Eusocial species are characterized by reproductive and non-reproductive castes, such as the familiar division of queens and workers in common insect species. Eusociality is more common in insects and less so in other classes of life, although there are a few eusocial mammals, such as the naked mole-rat. For researchers who investigate the comparative biology of aging, one of the more interesting aspects of eusociality is that queens live longer than workers, many times longer in some species, while being genetically identical. Why is this?
Comparing very similar species with divergent life spans is a desirable starting point if trying to reverse engineer the relationship between metabolism and longevity. In principle divergence within the same species should be an even better option, further narrowing the search for relevant mechanisms.
These days the comparative biology of aging is becoming ever less an abstract field of pure scientific inquiry. Practical applications for human medicine likely lie ahead. Determining how any specific aspect of cellular biochemistry contributes to species longevity, or other desirable traits such as the ability to regenerate organs, might deliver the basis for human therapies. Or it might not; it is hard to say in advance whether any specific set of mechanisms could be ported over into our species, or even has any great relevance to our biochemistry.
A view of the animal world suggests that because reproduction and maintenance are both costly, animals simply can't maximize both. So the more energy and nutrients an individual invests in producing offspring, the faster it will probably age, and the shorter its life will be. Yet in social insects such as termites, ants, bees, and wasps, the queens appear to have found a way to have their cake and eat it. In many colonies, queens that lay hundreds of eggs every day can stay alive for years or even decades, while workers that never lay a single egg in their life will die after a few months.
Differences in the genetic code can't explain the unusual longevity of queens compared to workers. All workers are daughters of the queen and, in many cases, any of those daughters could have grown up to become queens themselves had they received the appropriate royal treatment when they were larvae. Since the queen is the only one in a colony laying eggs, colonies with long-lived queens are likely to grow larger and send forth more young queens to start new nests, as well as males to fertilize them. In other words, many scientists reason, there must have been strong selective pressure to keep the queen alive for as long as possible by evolving delayed aging.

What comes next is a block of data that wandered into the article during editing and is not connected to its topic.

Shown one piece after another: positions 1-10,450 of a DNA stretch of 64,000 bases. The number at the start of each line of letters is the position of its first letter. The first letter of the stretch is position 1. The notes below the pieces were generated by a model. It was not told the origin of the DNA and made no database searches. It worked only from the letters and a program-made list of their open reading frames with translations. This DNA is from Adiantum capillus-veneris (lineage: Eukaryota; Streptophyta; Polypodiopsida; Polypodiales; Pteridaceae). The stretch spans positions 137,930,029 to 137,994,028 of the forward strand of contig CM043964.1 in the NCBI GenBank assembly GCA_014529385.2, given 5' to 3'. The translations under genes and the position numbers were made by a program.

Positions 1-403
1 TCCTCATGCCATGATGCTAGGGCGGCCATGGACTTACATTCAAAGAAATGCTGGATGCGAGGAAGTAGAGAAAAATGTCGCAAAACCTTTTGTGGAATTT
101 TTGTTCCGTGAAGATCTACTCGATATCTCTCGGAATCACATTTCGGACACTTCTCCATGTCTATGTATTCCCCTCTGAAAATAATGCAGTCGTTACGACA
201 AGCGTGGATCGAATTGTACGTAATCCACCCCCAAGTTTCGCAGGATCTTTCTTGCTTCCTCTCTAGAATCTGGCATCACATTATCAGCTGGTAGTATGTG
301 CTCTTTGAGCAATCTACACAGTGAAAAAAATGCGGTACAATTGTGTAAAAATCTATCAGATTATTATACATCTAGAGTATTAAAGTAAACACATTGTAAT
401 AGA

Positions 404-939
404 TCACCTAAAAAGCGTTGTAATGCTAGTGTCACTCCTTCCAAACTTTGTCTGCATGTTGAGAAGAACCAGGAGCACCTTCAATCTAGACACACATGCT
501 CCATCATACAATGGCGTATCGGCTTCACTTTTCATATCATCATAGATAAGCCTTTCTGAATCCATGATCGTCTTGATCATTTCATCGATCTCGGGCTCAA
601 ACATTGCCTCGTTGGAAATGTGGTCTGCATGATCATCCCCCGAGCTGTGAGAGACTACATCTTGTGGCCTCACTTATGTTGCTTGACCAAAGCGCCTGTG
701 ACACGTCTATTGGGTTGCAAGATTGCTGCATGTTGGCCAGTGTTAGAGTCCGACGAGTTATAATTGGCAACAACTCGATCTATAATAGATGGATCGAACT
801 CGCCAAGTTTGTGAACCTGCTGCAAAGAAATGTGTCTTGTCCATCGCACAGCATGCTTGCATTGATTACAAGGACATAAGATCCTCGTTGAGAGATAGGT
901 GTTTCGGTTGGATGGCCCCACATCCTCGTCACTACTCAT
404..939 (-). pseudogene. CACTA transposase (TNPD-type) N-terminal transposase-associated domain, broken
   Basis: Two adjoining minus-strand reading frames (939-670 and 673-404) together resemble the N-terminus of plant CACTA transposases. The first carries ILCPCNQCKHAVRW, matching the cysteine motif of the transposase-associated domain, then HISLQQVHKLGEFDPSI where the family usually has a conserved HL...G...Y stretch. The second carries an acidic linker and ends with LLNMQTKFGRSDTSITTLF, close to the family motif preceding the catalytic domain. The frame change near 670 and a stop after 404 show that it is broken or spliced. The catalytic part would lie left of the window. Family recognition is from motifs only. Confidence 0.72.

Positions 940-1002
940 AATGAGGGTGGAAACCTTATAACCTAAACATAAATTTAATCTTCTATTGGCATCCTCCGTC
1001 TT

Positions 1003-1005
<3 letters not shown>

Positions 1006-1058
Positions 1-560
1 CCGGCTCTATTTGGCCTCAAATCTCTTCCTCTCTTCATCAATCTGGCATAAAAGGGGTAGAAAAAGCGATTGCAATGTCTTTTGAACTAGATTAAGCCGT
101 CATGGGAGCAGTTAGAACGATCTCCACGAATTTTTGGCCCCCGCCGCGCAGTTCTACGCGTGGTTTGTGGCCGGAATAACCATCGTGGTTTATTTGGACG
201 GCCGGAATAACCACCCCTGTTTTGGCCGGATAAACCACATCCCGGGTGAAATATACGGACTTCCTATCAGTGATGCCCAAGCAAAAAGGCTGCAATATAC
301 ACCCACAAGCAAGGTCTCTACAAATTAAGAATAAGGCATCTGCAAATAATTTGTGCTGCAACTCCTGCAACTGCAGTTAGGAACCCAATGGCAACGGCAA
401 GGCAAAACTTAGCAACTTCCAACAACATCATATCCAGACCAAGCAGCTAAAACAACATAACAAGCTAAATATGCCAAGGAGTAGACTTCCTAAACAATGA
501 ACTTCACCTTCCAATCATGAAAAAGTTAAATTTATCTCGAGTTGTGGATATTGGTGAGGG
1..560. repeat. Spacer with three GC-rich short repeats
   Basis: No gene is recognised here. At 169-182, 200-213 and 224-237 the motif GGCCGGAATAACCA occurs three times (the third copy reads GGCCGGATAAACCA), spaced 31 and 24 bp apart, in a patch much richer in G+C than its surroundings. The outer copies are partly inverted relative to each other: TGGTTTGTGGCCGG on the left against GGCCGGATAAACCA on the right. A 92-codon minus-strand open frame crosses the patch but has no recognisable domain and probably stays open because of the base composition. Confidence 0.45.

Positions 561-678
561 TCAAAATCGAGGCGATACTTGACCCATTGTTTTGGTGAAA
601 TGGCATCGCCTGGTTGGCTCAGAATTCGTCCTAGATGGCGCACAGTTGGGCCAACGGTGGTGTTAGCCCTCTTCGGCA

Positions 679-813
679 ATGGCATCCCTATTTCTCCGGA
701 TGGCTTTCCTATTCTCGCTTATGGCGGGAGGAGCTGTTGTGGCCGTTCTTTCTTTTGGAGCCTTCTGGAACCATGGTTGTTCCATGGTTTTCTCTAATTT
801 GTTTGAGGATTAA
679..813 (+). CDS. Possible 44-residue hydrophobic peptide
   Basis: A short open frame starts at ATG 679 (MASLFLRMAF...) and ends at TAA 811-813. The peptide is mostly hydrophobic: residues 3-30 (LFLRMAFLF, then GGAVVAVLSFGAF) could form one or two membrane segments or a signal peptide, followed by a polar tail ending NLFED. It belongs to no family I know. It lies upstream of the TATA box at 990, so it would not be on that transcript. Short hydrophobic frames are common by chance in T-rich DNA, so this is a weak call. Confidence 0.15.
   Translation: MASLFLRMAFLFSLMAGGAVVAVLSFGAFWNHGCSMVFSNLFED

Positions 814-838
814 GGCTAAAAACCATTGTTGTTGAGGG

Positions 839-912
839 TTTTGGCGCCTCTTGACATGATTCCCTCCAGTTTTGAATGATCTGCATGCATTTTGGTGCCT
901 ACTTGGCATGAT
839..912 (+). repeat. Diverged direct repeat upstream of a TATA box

To try to learn more about what enables the long life of queens in social insects, a team of researchers decided to compare the activity levels of various genes in termites, ants and bees - two species of each. In all, they studied 157 individuals, including insects of different ages as well as different castes. Unsurprisingly, the team found that genes that are known to play crucial roles in reproduction showed different activity patterns in queens than they did in sterile workers. Some of these genes, which carry instructions for making proteins called vitellogenins, were active in queens of all species.
The main role of vitellogenins is to support the production of yolk for the eggs. But some scientists suspect that vitellogenins may be doing more than that: In honeybees, at least, research has found that vitellogenins also function as antioxidants. If vitellogenins do the same thing in other social insects, they might contribute to the resistance of queens to oxidation. The team also found differences in the activity of genes involved in the prevention of oxidative damage or the repair of such damage, between queens and egg-laying workers compared with sterile workers. But the precise genes involved differed strongly from one species to another. Apparently, each species has evolved its own way of keeping its queens alive longer.
This somewhat bewildering variety across species reveals an important lesson about the nature of aging: There isn't one button or switch that allows a species to invest more, or less, in maintenance or reproduction, but a whole dashboard of them that is set up slightly differently in each species.
The exceptional longevity of social insect queens despite their lifelong high fecundity remains poorly understood in ageing biology. To gain insights into the mechanisms that might underlie ageing in social insects, we compared gene expression patterns between young and old castes (both queens and workers) across different lineages of social insects (two termite, two bee and two ant species). After global analyses, we paid particular attention to genes of the insulin/insulin-like growth factor 1 signalling (IIS)/target of rapamycin (TOR)/juvenile hormone (JH) network, which is well known to regulate lifespan and the trade-off between reproduction and somatic maintenance in solitary insects.
Our results reveal a major role of the downstream components and target genes of this network (e.g. JH signalling, vitellogenins, major royal jelly proteins and immune genes) in affecting ageing and the caste-specific physiology of social insects, but an apparently lesser role of the upstream IIS/TOR signalling components. Together with a growing appreciation of the importance of such downstream targets, this leads us to propose the TI-J-LiFe (TOR/IIS-JH-Lifespan and Fecundity) network as a conceptual framework for understanding the mechanisms of ageing and fecundity in social insects and beyond.